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We’re cool. No, we’re not. October 30, 2007

Posted by David Gillespie in branding.
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I was chatting with my CEO the other day about our brand; what is inherent in it, where we want it to go. Any time I ask him what we are, he says “We’re cool!”, and I just shake my head. Perhaps it’s a crucial aspect of the GenX/Y divide, but I see this problem with so many brands, shouting from the roof top how relevant and interesting they are. The crux of the matter is you’re only interesting if other people say you are; otherwise you’re just conceited and out of touch.

By way of demonstrating relevant corporate culture, I showed him Vimeo’s Harvey Danger lip-synch. A great video rife with the culture of the office it stems from, they apparently started receiving CV’s from people saying “I don’t know what you do but I’d like a job”. To inspire people in that fashion, to get them excited about what your company stands for can drought-proof you against times when your offering falls flat. Your products might not always meet the needs (or even wants) or the market, but if your core culture remains appealing to your audience, it means you’ll get another shot with the next thing you do – provided you’re still in business of course.

I had breakfast with a great, great man this morning who works for another company we kinda compete with (I say kinda because it’s not black and white but I don’t want to get into semantics right now). He was talking about how his company has spent quite a bit of time trying to position themselves in a certain way, but at the end of the day they are perceived how they are perceived and they’re not convinced they can change that in a dramatic fashion without alienating their core users. Fortunately for them, they’re the market leader by a long way, so it doesn’t really matter; an entirely different position to being a start-up.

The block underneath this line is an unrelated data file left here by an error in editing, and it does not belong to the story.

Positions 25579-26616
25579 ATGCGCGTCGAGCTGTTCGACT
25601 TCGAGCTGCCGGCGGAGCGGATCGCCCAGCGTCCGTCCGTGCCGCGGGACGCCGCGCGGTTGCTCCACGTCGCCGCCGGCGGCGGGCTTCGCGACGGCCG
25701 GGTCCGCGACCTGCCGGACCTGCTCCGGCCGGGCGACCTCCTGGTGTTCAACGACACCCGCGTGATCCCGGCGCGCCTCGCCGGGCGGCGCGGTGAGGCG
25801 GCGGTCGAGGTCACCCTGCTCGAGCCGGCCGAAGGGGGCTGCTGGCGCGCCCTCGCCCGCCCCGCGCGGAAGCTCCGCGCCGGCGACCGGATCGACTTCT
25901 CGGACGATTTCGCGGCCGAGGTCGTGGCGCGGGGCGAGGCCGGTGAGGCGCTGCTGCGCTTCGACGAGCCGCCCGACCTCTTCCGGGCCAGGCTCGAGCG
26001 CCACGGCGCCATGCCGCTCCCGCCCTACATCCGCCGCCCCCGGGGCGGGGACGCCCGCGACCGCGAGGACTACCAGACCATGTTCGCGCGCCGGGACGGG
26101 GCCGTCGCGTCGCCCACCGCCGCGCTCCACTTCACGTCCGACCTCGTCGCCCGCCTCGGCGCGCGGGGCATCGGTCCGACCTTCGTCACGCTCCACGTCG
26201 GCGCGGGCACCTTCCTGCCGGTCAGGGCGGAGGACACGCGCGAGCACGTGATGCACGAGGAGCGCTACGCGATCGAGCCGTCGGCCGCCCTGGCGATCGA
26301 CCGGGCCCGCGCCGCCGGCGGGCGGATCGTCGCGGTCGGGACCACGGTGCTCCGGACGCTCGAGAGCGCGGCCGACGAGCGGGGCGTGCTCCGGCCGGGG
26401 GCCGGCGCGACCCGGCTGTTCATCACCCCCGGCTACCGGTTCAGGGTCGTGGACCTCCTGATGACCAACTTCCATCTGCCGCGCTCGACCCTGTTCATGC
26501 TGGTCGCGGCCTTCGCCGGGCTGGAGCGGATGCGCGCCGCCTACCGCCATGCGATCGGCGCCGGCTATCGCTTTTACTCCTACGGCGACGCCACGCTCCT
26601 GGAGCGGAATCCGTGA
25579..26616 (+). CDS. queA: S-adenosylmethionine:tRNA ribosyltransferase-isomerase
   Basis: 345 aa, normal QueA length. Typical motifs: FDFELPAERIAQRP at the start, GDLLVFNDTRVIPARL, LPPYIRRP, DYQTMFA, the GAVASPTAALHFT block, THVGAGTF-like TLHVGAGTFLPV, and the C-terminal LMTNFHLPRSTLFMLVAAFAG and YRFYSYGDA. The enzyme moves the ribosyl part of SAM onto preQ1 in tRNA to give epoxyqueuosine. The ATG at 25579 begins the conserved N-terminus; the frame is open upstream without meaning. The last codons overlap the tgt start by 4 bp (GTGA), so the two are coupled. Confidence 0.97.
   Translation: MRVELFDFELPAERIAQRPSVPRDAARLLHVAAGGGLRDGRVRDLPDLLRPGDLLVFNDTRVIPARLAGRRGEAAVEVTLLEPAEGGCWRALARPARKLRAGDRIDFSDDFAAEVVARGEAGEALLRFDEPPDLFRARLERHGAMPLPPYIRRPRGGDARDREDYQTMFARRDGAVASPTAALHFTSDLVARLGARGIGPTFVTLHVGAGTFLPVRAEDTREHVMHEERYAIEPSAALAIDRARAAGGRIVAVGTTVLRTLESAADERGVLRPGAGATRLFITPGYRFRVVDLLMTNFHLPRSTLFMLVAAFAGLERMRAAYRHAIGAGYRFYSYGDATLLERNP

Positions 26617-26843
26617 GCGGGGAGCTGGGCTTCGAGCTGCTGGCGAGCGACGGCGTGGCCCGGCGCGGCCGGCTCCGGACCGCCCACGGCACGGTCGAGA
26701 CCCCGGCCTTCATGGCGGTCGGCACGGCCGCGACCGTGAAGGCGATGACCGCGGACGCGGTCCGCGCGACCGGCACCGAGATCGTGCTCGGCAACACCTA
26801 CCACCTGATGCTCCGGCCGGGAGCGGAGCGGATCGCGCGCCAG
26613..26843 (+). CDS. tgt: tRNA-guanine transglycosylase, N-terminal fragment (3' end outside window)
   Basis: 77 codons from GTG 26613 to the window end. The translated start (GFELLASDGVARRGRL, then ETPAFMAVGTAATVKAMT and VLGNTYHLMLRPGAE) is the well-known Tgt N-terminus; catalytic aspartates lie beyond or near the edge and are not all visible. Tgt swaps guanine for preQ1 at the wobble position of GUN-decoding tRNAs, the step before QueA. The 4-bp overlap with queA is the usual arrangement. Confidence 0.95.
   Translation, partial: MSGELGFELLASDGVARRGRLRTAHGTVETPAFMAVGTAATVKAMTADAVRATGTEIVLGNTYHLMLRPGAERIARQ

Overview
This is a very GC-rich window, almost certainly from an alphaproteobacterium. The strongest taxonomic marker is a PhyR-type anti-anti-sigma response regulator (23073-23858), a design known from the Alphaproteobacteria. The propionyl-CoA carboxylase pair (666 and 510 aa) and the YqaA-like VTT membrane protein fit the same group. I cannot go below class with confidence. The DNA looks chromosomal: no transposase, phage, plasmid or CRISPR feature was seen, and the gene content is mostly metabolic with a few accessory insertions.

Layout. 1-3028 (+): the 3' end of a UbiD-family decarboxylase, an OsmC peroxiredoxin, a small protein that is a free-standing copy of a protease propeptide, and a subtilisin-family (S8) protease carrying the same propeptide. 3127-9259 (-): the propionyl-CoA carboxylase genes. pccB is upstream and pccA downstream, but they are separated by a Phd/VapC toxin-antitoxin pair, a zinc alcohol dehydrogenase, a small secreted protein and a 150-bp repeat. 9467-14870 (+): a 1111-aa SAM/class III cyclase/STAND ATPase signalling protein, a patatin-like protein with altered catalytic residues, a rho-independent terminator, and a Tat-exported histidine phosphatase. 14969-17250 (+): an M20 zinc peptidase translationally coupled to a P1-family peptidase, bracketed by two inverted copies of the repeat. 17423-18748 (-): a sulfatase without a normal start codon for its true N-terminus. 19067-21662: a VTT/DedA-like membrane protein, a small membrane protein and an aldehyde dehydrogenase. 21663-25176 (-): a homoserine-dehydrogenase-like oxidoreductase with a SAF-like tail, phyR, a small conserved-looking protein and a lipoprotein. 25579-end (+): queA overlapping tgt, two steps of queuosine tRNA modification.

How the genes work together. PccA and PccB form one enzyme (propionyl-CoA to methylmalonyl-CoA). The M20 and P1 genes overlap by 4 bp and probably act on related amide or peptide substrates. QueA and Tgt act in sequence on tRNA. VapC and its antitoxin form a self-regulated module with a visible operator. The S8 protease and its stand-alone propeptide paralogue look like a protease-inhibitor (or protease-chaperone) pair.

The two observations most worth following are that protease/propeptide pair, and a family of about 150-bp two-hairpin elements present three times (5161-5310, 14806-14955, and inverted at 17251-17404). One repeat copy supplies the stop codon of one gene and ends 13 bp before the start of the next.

Getting back to the Vimeo clip though, I imagine that would intimidate as many people as it turned on. But with the nature of even the most staid professions changing (I call several accountants “friend” who are not remotely stereotypical), I’m excited by a time in the not too distant future where big corporations find a way to redefine the way they do business while still delivering on their core offerings. Could Ernst & Young get away with injecting the life that exists inside the four walls into their external communications and retain its market position? I don’t know, but it would be exciting to find out.

I want it ’cause I want it ’cause I… October 29, 2007

Posted by David Gillespie in digital strategy, web 2.0.
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I have sometimes enviable, sometimes not enviable position of being THE digital guy in a small start-up dominated by traditional media folk. The ridiculous thing about the situation is it is a web-based business, and as such you would think the place should be flooded with people who live and breathe this stuff; the reality is the CEO, from a traditional media background has mixed feelings about online, even if he himself can’t deny that it is the future, the whole future (and nothing but the future).

Being the Lone Ranger though does have its advantages. For example, I’m always the guy who finds the cool new thing to show. I run our weekly WIPs each Monday morning and always make sure to show people something they haven’t seen before. The role is part educator, part evangelist, and if I wasn’t the guy who people stared at when there were site errors, it would be perfect. They haven’t quite gotten their heads around the fact that you can be the digital guy and still not know how the code actually works; telling them it’s about understanding the philosophy behind coding more than knowing the code itself is an exercise in futility. Plus, I have guys who are good at that, and there’s no room for doubling up.

This morning I showed them a great video titled “The Machine is Us” (found via Ian Tait’s CrackUnit). This lead immediately into a conversation about YouTube and the web and how we should be more involved. Now, this should excite me, the fact that the company I’m trying to inspire to do things differently gets animated and discusses the medium’s potential.

But it doesn’t.

And it doesn’t because instead of talking about how our company can get more involved, how we can talk to our audience and even what we want to say to our audience, people get bogged down on the medium. My company wants to be on YouTube, FaceBook, MySpace etc. because it is web 2.0 and we should be doing it. Not because they’re excited about the conversation, they’re excited about the medium. And if we have learned anything, it’s that mediums are the least important part of the conversation.

Or, as was stated much more eloquently on Gaping Void, “The main thesis is that it’s not the wine per se that is interesting, it’s the conversations that happen around the wine that is interesting. And that is true for all social objects. People matter. Objects don’t.”

Until my company figures that out, the conversation is going to be decidedly Web 1.0. Of course having said that, that’s why it’s also an enviable position that I have. I get to focus that conversation, it’s my job to make people excited about that. I have the good fortune to make a living by getting people turned on to possibilities they weren’t aware of before; I don’t know too many people who can say that.

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